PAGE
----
That is one of our rote comments to students having a problem" What would you be doing if you were holding a sword while doing that?" Fixes shomenuchi ikkyo marvelously, too. "If his arm you just laid hands on were an O dachi with the blade extending out behind him past his head, how would cut his head off with his own arm?" Fixes it right up..

Quote:
Steve Nelson wrote: View Post
I spent 15 years cutting air with a bokken before I attempted to slice a Tameshigiri mat with a live blade.
Good heavens! What did the air ever do to you ?

Quote:
Steve Nelson wrote: View Post
I had to break all sorts of habits to actually cut it cleanly.I think Aikido requires the uke/nage relationship, otherwise you're just picking fights with yourself.
Concur. I spent it doing kumitachi and solo work that was basically shadowboxing kumitachi and variations, always cutting a cut. Swords properly operate in pairs -- like shears -- and work EXACTLY that way, too, even solo -- because the cutting or shearing point should always be moving continuously out to the end of the blade.

Cordially,

Erick Mead
一隻狗可久里馬房但他也不是馬的.
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Old 03-12-2010, 01:10 PM   #62
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Re: Sword tip movement

Hi all.
Steve and Erick-
I still agree with the idea that bokken suburi is useful and in fact should improve execution of all aikido techniques. But I have to take issue with some of the examples/ways that idea is interpreted here. To explain:
One of my favorite descriptions of aikido is "the gentle art of people folding." It is clear that whether one means the internal or external aspects of aikido, nage must take control of uke's body, often in ways that make him shaped in specific ways. These shapes are used by nage to put force in certain directions, at certain places. If a technique is done right, then uke should indeed go to the ground with minimal effort or motion on nage's part-- because everything is lined up right.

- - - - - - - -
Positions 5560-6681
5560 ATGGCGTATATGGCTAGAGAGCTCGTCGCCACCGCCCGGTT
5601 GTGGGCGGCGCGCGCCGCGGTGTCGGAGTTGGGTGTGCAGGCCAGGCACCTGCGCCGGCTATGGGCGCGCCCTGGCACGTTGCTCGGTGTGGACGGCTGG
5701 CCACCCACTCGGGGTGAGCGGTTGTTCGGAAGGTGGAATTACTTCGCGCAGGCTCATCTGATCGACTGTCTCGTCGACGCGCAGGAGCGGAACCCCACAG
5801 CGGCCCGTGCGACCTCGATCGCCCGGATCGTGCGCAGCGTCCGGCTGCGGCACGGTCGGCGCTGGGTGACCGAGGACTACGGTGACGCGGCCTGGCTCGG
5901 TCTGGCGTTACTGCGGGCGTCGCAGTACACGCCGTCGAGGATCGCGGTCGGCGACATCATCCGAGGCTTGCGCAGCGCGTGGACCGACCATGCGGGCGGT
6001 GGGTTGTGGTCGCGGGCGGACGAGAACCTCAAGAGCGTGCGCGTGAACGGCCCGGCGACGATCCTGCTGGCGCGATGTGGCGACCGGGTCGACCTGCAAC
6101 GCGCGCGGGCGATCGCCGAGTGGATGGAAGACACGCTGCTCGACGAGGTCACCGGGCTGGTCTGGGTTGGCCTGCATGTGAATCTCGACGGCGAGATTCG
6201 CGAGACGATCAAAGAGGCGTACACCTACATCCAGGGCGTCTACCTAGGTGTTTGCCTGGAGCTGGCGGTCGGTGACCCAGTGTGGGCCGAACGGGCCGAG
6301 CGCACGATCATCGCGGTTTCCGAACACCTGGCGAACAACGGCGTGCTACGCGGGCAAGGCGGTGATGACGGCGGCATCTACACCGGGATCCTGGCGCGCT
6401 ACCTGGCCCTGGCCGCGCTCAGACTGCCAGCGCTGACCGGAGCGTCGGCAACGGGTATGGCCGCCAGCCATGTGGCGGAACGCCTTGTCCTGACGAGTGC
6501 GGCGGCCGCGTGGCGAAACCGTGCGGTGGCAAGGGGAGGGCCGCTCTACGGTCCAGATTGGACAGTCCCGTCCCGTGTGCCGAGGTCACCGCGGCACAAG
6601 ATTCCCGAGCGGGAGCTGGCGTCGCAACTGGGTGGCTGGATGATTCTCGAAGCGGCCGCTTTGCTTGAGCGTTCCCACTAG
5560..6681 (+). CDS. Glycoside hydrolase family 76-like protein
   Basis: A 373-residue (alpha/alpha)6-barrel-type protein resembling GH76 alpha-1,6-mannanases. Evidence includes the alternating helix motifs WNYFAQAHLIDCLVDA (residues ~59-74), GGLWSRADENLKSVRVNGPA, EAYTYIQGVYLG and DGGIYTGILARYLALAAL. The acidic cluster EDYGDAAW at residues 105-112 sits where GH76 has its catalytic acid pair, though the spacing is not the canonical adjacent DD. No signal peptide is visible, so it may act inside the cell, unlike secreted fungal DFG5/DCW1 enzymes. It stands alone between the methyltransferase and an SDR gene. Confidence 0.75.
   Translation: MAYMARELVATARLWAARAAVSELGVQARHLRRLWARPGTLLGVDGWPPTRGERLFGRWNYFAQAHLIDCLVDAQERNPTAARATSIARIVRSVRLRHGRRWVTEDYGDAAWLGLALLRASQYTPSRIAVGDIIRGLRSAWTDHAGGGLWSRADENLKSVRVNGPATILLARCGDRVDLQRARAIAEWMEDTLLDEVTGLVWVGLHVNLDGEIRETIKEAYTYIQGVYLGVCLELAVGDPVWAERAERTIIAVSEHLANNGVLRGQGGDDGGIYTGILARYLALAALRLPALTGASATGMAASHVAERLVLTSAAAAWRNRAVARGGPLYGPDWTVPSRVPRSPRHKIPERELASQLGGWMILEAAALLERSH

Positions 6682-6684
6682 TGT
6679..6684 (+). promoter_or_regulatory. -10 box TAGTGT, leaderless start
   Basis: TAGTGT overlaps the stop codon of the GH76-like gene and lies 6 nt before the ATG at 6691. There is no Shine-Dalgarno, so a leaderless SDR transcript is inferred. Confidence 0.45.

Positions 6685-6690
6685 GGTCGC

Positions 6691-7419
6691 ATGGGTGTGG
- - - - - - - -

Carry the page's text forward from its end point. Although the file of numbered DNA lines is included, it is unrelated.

But, let's say you are ending shihonage (as in the example) and sensei puts a sword in your hand (which will demonstrate where your forces are going). If the "blade" looks like it is cutting the upper neck, or the lower neck, or into the head, or from the base of the head to the neck, who cares! The trick being illustrated is that there is a "right" alignment of forces and body parts. It doesn't have to be the case that "right" is always in agreement with a bokken being put into your hands and the blade ends up in a magic place (shihonage is not about uke's neck for instance). For any given technique, "right" might not be cutting uke's head. Or neck. Or anywhere in particular-- those are throws and pins, and it is about uke's balance, not about cutting a head with an imaginary sword. That's my take.

Quote:
Steve Nelson wrote: View Post
I spent 15 years cutting air with a bokken before I attempted to slice a Tameshigiri mat with a live blade. I had to break all sorts of habits to actually cut it cleanly.